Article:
Battle of Long Island – An Important Clash in the American Revolution
The Battle of Long Island during the American Revolution doesn’t make many of the history books. However, it’s a great story of strategy, courage, and Divine Providence.
After defeats in Boston, the British Army and British Navy reorganized in Canada and moved out under new command. British General Sir William Howe replaced the disgraced General Thomas Gage. The new British strategy was to capture New York City, crush the American Army, and end the rebellion. Howe’s plan was to try negotiation first, and if that failed, attack New York with massive force. He had assembled the largest fleet of warships in the world and his brother, Admiral Richard Howe, was in command of it.
William Howe assembled over 20,000 experienced soldiers, both British troops and Hessian mercenaries. They were highly trained and equipped with the best gear of the day. George Washington had about 10,000 ragtag American troops of various experience levels, ranging from seasoned soldiers to just-off-the-farm.
Even after his victory at Dorchester Heights in Boston, George Washington was under no illusion about the difficult battle ahead. He rightly guessed that the next showdown was going to be for control of New York City. The battle terrain favored the British, because they had a navy, and there is lots of navigable water around New York. George Washington only had an army.
The main battle for New York took place on Long Island. In terms of the assembled manpower on both sides, most scholars agree that it was the biggest battle of the Revolutionary War. George Washington got to Long Island first and dug in with his troops. He faced the British Army under General Howe, the British Navy under Admiral Howe, and the Hessian mercenaries. Before the battle began, Washington addressed his troops and said:
The time is now near at hand, which must probably determine whether Americans are to be freemen or slaves; whether they are to have any property they can call their own; whether their homes and farms are to be pillaged and destroyed. The fate of unborn millions will now depend, under God, on the conduct and courage of this army… We have therefore to resolve to conquer or die…”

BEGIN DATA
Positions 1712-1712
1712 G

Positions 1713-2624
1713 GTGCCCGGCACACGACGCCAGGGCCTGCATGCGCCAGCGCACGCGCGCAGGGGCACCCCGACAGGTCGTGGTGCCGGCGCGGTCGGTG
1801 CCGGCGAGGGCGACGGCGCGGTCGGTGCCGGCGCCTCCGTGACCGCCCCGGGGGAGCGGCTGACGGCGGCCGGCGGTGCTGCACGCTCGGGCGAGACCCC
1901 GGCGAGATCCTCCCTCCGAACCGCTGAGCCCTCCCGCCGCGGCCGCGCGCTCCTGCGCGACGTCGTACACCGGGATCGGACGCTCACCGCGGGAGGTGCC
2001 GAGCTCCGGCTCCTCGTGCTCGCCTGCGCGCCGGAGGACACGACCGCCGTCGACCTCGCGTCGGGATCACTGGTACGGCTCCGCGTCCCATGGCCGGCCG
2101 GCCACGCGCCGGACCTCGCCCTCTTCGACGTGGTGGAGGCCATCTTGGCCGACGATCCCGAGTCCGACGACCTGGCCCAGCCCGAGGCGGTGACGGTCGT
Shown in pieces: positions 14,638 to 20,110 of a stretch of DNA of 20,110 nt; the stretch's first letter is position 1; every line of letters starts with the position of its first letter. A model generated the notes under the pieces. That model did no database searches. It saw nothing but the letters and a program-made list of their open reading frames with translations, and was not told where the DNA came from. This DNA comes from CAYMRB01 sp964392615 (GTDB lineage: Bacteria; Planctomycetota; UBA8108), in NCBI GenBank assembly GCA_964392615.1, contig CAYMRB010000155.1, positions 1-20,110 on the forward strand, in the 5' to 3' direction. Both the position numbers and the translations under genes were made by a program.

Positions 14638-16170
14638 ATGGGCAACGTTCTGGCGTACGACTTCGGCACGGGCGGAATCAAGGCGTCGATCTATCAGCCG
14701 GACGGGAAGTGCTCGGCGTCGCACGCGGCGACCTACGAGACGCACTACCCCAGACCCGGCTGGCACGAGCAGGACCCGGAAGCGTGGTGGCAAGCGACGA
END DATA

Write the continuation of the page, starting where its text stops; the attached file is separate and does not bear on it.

Battle of Long Island – A Miraculous Retreat for the Americans
The American Army was outnumbered by over two to one by a far superior, more disciplined military. The Battle of Long Island ended in a disaster with over 2,000 Americans either killed or wounded. Scholars argue that this could have been the end of the Revolutionary War, but the British made a mistake and did not finish the job. They decided to wait until the morning for the final attack.
That night, a drenching rain descended on Long Island. George Washington developed a secret plan for retreat that involved moving his nearly 9,000 men, canons, horses and carriages across a mile of river to safety on the other side. While rain muffled the sound of the retreat, fishermen and soldiers from Massachusetts shuttled boats back and forth in the hopes of moving every last man before sunrise. As dawn approached, there were still many Americans trapped on Long Island. Multiple diaries from the time recorded what happened next. Major General Benjamin Tallmadge wrote:
Those of us who remained in the trenches became very anxious for our own safety, and when the dawn appeared there were several regiments still on duty. At this time a very dense fog began to rise [out of the ground and off the river], and it seemed to settle in a peculiar manner over both encampments. I recollect this peculiar providential occurrence perfectly well, and so very dense was the atmosphere that I could scarcely discern a man at six yards distant… We tarried until the sun had risen, but the fog remained as dense as ever.”
The fog lifted and the British discovered that the entire American Army had vanished, as if by a miracle. Indeed, George Washington would also conclude that it was Divine Providence that saved the Americans at the Battle of Long Island.